If I lost my money clip, I would be out a few bucks. If I lost my wallet, by contrast, it would be a disaster. Other people have described to me the hassles involved in replacing all your debit, credit, and identity cards.

    In fact--I actually thought I had lost my wallet, not too long ago, and was steeling myself for the above-mentioned ordeal. But since I had a bit of cash, there was no immediate crisis: I was able to carry on without replacing anything, until my wallet turned up.

    I do use debit cards. But I try not to use them too much. In addition to slowing down lines, they just make it too easy to spend money--which is the whole point, it seems to me. The benefits to card-holders are incidental.
     
  13. MacLeod

    MacLeod Admiral Admiral

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    In the UK I believe card payments are overtaking cash as the prefered payment method. In 2010 they did for the first time (only by around £3bn though).
     
  14. Robert Maxwell

    Robert Maxwell memelord Premium Member

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    Some banks do charge fees for debit card use, although certainly not all.

    I'm with a credit union. They don't charge me anything to use my card unless I use non-network ATMs. Then, I get a $1 fee on top of whatever the ATM itself charges.

    Gas stations here in New Jersey are apparently allowed to charge 10-15 cents more per gallon if you use credit/debit instead of cash, though. Not sure how they get away with that since other types of businesses aren't allowed to.

    I guess I don't understand how using a card slows down a line. You swipe it, punch your PIN, done. It takes me less time to do that than it would for me to dig into my wallet, pull out an appropriate amount of cash, hand it over, and wait for my change.

    I've had to replace debit/credit cards before. It wasn't a big deal. Just called the credit union/card company and told them what's up, they send out a new card, and it's done. Not liable for any charges made if my card is stolen, either.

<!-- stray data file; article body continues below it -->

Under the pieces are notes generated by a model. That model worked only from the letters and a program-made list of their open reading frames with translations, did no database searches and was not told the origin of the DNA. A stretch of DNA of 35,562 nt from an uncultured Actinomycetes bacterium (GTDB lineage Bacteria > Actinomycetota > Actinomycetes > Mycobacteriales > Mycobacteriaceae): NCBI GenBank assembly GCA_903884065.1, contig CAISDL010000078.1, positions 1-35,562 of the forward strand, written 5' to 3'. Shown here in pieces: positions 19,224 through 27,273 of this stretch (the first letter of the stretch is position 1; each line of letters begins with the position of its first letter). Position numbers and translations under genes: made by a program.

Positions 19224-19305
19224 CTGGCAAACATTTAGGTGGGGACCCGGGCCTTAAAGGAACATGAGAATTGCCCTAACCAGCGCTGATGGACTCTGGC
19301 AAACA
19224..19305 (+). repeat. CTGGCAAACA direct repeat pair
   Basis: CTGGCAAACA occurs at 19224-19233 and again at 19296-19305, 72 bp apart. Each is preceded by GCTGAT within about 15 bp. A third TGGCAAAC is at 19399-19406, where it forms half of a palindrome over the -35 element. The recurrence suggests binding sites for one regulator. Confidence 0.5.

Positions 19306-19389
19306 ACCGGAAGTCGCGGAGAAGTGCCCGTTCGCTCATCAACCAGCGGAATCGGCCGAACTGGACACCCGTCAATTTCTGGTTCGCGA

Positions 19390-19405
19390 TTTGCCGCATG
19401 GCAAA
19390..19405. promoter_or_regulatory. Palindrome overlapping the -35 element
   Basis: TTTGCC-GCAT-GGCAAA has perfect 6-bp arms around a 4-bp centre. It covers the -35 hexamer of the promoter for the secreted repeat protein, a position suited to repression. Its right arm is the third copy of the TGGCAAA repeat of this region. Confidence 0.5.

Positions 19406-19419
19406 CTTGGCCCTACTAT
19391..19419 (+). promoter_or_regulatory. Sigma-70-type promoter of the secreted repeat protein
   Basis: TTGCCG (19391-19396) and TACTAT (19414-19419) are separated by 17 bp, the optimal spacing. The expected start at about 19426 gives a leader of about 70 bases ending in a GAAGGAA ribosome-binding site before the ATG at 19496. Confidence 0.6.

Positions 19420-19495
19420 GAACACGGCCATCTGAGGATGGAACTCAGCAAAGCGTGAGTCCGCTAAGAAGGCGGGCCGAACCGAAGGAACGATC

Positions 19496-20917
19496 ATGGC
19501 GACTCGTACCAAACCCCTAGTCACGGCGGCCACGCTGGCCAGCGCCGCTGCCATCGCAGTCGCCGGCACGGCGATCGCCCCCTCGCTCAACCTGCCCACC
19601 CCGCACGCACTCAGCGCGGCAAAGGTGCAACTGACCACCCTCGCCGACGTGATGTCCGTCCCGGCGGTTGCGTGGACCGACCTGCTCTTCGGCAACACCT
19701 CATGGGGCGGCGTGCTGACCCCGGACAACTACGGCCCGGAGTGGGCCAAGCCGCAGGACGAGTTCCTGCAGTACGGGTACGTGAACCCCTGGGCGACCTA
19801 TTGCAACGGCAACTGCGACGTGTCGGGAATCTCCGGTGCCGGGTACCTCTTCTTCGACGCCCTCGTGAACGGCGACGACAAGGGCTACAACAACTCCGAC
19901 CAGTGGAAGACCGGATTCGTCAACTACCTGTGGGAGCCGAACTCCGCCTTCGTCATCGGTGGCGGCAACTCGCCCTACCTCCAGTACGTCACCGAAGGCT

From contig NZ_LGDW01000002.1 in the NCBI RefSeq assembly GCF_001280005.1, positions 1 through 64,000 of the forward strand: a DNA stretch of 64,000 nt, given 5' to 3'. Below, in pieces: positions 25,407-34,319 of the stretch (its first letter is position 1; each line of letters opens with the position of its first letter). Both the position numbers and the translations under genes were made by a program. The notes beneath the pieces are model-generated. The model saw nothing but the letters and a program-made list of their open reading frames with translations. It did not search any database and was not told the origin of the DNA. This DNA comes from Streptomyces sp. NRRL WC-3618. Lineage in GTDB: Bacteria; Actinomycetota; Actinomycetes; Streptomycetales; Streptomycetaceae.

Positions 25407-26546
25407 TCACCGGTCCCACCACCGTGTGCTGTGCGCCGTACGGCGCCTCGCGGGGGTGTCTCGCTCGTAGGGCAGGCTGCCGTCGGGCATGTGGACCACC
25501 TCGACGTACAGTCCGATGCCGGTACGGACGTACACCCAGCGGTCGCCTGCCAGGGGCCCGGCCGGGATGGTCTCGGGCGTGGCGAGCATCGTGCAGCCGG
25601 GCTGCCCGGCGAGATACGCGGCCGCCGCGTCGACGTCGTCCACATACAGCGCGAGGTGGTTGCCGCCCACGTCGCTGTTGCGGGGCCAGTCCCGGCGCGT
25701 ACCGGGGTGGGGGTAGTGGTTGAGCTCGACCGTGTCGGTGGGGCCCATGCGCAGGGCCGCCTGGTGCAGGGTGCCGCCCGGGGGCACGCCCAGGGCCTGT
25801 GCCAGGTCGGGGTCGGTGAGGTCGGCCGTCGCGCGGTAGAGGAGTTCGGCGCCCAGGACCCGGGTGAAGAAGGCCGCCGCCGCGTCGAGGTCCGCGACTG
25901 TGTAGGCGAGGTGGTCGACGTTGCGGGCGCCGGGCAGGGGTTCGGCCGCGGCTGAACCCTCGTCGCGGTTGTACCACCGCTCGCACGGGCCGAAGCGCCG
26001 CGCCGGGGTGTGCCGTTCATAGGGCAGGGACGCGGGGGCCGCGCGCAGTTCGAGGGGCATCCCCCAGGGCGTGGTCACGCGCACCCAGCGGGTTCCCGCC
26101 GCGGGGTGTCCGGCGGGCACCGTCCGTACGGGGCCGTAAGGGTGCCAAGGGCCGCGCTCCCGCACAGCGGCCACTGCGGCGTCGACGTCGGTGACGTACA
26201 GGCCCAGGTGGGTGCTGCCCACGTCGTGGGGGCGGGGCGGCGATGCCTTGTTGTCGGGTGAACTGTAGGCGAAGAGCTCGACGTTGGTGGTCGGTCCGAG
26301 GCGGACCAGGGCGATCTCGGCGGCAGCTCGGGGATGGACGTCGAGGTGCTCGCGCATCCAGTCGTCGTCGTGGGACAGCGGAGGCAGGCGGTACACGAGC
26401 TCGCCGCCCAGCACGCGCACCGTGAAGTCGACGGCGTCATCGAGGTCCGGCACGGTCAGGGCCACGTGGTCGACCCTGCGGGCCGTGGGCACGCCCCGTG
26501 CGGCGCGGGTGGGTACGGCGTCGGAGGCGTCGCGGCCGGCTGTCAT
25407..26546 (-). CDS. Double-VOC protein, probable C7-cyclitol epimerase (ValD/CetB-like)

15. MacLeod

    MacLeod Admiral Admiral

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    Contactless tech is the next thing in cards. Where you don't even have to enter a pin. Though it'll be limited to transactions upto a certain amount and x uses per day.
     
  16. Robert Maxwell

    Robert Maxwell memelord Premium Member

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    Yeah, I don't know if I would like that. I like having to do something deliberate in order to make my payment. I don't even have my bills automatically deducted from my account. I pay them online, but it's always me initiating the payment directly.
     
  17. Goliath

    Goliath Vice Admiral Admiral

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    In my experience, the sequence of events goes more like this:

    1. Swipe or insert card. Wait.

    2. OK purchase. Wait.

    3. Select account. Wait.

    4. Input PIN. Wait.

    5. Wait some more.

    6. Transaction approved. Return card reader to cashier.

    It's precisely for this reason that they're trying to develop PIN-less systems of paying, where you just swipe or tap your card and go. But there is no way in hell I am signing up for that, and allowing anyone with my card to remove money from my bank account without my PIN. I don't care what limit they place on these transactions.

    My experience is the opposite, partly because I don't have to fool around with my wallet. If need be, I can just stuff the cash in my pocket until I have time to sort it out and clip it.
     
  18. Robert Maxwell

    Robert Maxwell memelord Premium Member

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    Ah, I see. You are using somewhat more complex systems than I normally encounter. A lot of places, you can swipe your card while they're still ringing up your purchases, then it finishes processing once everything's totaled--so no time at all is wasted.

    And although it's governed by particular rules, there are places and occasions where you do nothing more than swipe the card and everything else goes through automatically. No pushing buttons or approving amounts or scrawling a signature.
     
  19. Goliath

    Goliath Vice Admiral Admiral

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    Really? This must be a difference between Canada and the United States, because I have never seen anything like what you describe here.

    Yeah, like I said--that's not for me.
     
  20. Robert Maxwell

    Robert Maxwell memelord Premium Member

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    It's a relatively recent thing, I think. I've only started to see it in the past year or two.